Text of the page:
Yucca Plant


Yucca is a genus of about 49 species and 24 subspecies of perennial shrubs and trees in the family Asparagaceae. These plants are identified by tough, sword shaped leaves and white flowers. Yucca plants are native to hot and dry regions of North America, Central America, South American and the Caribbean. These plants are commonly know as ghosts in the graveyard in the midwest United States. Yucca plant can be found in rocky deserts and badlands, in prairies, grassland, mountains, light woodland, coastal sands, subtropical and in temperate zones.

Yuccas are pollinated by yucca moths which are insects that transfer the pollen from the stamens of one plant to the stigma of another plant. These plants are commonly planted as ornamental plants in gardens and landscapes. Yucca plant has edible parts including seeds, fruits, flowers, flowering stems and some parts of roots. Roots of Yucca plant is used as a shampoo in Native American rituals. Dried Yucca leaves are used in starting fires. In Appalachian region, Yucca plant leaves are used as meat hangers to hang meat for salt curing or to smoke meat. These plants are widely planted as landscape plants in the western United States.

Most Yucca species are heat and cold tolerant and require little care and low water. Yucca plants are attractive and unique. They offer a dramatic accent to any landscape. Yucca species are protected by law in some states. A permit is required for wild collection. Yucca flower is the state flower of New Mexico. There are 122 Yucca hybrids which were created by Carl Ludwig Sprenger in the years from 1897 to 1907. Yucca plant is a well known plant which can be either indoor or outdoor plant. Yucca plants can grow really tall if not pruned reguraly. Pruning is really easy. Trunk should be cut in half. Pruning Yucca plants will result in a more bushier and fuller plant. Propagation is done by using the trunk that you have cut when pruning and plant the trunk in potting soil. The soil must be moist and well drained.

Yucca plants bloom from the middle of summer through autumn. It produces white flowers. Yuccas are also known as Soapweed, SPanish Dagger, Spanish Bayonet and Adam’s needle. They are identified and well known for its razor sharp leaves that can easily hurt people and animals. For that reasons, it is not recommended to plant Yucca plants in gardens if you have small children or pets. Yuccas are hardy perennials. The grow from 12 to 120 inches depending on the species. The foliage is evergreen with rosettes and sword like sharp leaves.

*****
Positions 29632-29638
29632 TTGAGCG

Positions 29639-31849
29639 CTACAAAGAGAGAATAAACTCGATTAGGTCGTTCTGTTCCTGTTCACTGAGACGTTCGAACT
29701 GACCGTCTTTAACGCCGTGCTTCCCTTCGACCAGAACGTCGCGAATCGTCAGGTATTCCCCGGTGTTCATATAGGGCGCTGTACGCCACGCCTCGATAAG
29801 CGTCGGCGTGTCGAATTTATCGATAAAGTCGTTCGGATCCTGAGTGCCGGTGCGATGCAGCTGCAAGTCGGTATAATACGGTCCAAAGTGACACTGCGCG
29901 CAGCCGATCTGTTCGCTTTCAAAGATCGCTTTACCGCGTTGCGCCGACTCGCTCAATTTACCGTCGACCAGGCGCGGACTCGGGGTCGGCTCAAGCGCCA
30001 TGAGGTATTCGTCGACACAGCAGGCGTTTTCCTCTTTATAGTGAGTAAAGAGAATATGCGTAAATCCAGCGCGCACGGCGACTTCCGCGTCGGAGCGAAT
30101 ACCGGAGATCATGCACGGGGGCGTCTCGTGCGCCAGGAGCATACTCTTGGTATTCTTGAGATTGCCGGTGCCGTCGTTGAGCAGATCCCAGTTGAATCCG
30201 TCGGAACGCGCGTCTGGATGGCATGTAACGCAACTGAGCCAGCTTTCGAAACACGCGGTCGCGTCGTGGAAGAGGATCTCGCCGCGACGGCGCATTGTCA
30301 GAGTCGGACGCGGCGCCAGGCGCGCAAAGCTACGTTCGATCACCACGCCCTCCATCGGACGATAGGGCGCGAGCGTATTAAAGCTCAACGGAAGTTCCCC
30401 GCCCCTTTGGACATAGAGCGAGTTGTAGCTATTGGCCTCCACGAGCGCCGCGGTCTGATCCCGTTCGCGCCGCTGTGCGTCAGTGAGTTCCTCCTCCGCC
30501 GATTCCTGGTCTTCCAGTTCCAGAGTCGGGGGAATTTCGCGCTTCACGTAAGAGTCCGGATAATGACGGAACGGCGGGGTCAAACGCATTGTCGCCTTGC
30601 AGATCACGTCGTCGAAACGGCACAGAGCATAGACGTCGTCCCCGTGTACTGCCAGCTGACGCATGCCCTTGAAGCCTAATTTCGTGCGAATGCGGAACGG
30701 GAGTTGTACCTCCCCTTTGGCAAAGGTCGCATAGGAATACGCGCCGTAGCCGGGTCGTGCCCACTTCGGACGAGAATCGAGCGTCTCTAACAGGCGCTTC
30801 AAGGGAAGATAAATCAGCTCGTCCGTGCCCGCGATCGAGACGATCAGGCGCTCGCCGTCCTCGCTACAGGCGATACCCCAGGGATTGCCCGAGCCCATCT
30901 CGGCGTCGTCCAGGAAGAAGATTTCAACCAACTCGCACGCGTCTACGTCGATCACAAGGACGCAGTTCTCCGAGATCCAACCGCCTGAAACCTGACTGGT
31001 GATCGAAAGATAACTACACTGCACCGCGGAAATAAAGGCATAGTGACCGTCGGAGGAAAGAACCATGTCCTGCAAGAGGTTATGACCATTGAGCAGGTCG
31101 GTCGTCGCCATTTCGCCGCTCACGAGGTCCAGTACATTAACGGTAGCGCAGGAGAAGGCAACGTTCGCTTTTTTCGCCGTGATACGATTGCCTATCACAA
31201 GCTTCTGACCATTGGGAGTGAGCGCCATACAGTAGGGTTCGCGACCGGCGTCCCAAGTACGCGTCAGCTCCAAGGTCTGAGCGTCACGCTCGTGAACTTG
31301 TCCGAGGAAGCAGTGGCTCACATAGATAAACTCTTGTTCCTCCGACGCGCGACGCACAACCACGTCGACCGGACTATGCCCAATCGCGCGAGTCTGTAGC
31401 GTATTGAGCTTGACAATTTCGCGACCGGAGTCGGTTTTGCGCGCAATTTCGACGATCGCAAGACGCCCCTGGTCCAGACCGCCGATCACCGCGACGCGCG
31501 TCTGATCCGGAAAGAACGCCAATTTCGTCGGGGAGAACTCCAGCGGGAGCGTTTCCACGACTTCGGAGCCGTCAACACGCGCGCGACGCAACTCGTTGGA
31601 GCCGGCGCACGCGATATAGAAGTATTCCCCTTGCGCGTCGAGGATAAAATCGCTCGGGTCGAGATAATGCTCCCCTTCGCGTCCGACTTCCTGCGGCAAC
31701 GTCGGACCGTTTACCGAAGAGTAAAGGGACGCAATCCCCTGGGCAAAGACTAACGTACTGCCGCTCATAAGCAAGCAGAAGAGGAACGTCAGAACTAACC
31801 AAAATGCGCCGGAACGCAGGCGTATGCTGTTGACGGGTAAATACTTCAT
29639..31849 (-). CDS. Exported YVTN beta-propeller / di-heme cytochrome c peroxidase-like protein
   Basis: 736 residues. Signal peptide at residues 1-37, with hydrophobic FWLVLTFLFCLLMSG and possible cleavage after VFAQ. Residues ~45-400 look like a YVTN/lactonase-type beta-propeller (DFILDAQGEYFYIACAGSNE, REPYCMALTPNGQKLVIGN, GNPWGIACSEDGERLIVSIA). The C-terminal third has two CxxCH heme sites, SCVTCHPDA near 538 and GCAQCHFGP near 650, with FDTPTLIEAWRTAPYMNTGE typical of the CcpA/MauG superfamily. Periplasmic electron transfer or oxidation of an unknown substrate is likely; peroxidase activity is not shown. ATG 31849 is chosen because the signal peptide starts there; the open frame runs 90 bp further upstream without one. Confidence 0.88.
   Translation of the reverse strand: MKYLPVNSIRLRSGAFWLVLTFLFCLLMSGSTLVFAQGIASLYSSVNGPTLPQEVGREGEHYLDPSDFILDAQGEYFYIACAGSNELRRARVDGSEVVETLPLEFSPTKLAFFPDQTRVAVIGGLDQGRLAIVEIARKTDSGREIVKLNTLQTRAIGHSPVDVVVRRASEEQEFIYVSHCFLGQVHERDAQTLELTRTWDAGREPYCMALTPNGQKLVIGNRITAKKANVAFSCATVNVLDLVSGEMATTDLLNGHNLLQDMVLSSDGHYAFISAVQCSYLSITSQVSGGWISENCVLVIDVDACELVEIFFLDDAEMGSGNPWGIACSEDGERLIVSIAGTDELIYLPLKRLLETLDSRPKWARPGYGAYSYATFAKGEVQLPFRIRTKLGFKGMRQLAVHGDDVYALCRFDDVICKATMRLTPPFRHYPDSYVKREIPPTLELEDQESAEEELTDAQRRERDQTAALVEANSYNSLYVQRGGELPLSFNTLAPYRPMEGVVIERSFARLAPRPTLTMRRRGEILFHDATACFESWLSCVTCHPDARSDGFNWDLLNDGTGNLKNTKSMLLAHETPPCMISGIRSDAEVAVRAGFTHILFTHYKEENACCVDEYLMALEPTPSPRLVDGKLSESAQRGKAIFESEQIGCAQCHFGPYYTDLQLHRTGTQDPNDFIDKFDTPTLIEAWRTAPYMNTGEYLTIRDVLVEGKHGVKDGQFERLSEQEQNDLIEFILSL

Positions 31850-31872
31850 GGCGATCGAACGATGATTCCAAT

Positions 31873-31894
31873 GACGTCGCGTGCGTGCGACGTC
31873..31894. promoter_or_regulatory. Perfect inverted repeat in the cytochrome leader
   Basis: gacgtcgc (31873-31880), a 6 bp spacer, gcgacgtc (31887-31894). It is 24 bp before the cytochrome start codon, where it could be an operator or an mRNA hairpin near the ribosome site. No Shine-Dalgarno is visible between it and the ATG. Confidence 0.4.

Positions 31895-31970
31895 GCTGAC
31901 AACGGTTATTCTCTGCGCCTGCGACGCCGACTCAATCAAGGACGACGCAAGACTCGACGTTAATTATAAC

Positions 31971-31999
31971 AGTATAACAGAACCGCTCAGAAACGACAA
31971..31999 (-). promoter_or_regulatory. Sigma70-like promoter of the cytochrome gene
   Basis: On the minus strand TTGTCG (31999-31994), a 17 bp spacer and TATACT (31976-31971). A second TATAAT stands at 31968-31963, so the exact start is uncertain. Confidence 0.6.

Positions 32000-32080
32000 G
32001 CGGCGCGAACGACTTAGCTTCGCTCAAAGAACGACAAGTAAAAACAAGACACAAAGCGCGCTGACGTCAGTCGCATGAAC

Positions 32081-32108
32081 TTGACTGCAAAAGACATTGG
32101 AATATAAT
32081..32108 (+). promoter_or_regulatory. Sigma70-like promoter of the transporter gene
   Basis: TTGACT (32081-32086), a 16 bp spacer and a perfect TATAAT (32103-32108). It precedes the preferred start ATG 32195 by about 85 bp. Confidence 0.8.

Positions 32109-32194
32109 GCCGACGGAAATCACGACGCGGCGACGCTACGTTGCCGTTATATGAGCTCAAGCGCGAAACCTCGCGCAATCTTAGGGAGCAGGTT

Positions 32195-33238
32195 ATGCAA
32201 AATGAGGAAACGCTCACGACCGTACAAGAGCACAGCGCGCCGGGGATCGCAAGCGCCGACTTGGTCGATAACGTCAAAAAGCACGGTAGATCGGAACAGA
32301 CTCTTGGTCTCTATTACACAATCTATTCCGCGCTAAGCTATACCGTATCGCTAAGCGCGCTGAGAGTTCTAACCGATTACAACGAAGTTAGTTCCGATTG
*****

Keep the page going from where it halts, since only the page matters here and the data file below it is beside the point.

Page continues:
Yucca plants give off soap like fraganance. They thrive best in zones 3 to 10. Yuccas are hardy plants that are really easy to grow, prune and propagate. Some of the best known Yucca types include Banana Yucca, Yucca faxoniana, Yucca glauca, Yucca pallida, Yucca rigida, Yucca rostrata, Yucca rupicola and Yucca schidigera which is also known as Mojave Yucca.


One Response to Yucca Plant
  1. Jim Meade says:

    Greetings,

    I have 3 large White yucca plants/trees ranging from 5′ to 10′ in height with calipers of 16″ to 24″.

    Once or twice a year I give them Ironite which they seem to like.

    The trees were on land that I own but in a public right-of-way.
    Late last summer, the state was going to clear-cut them so I relocated them to a safe location with similar – well drained soil, however, I think I may have caused a problem by being too aggressive in watering them. Shortly thereafter, small spots developed both inside and outside the frons.

    I removed as many effected frons as I could without scalping the heads entirely. I also repeatedly sprayed the heads, trunks and around the bases with a systemic insect control,(BODINE), and an ORTHO (?) product, through a quart spray applicator attached to a garden hose.

    The situation seemed to be resolved but yesterday I noticed that one of the plants didn’t look as healthy as the other two. A close inspection revealed that this plant continues to have the problem.

    Today I treated all three again and will remove as many frons from the one as I can without denuding it.

    I’m hoping you may be able to make a chemical ‘specific’ suggestion which might be better than what I’m using.

    Sorry to be so long winded, but I wanted to give you a proper overview.

    Any advise would be much appreciated.

    Best regards,
    Jim
    609.408.8882

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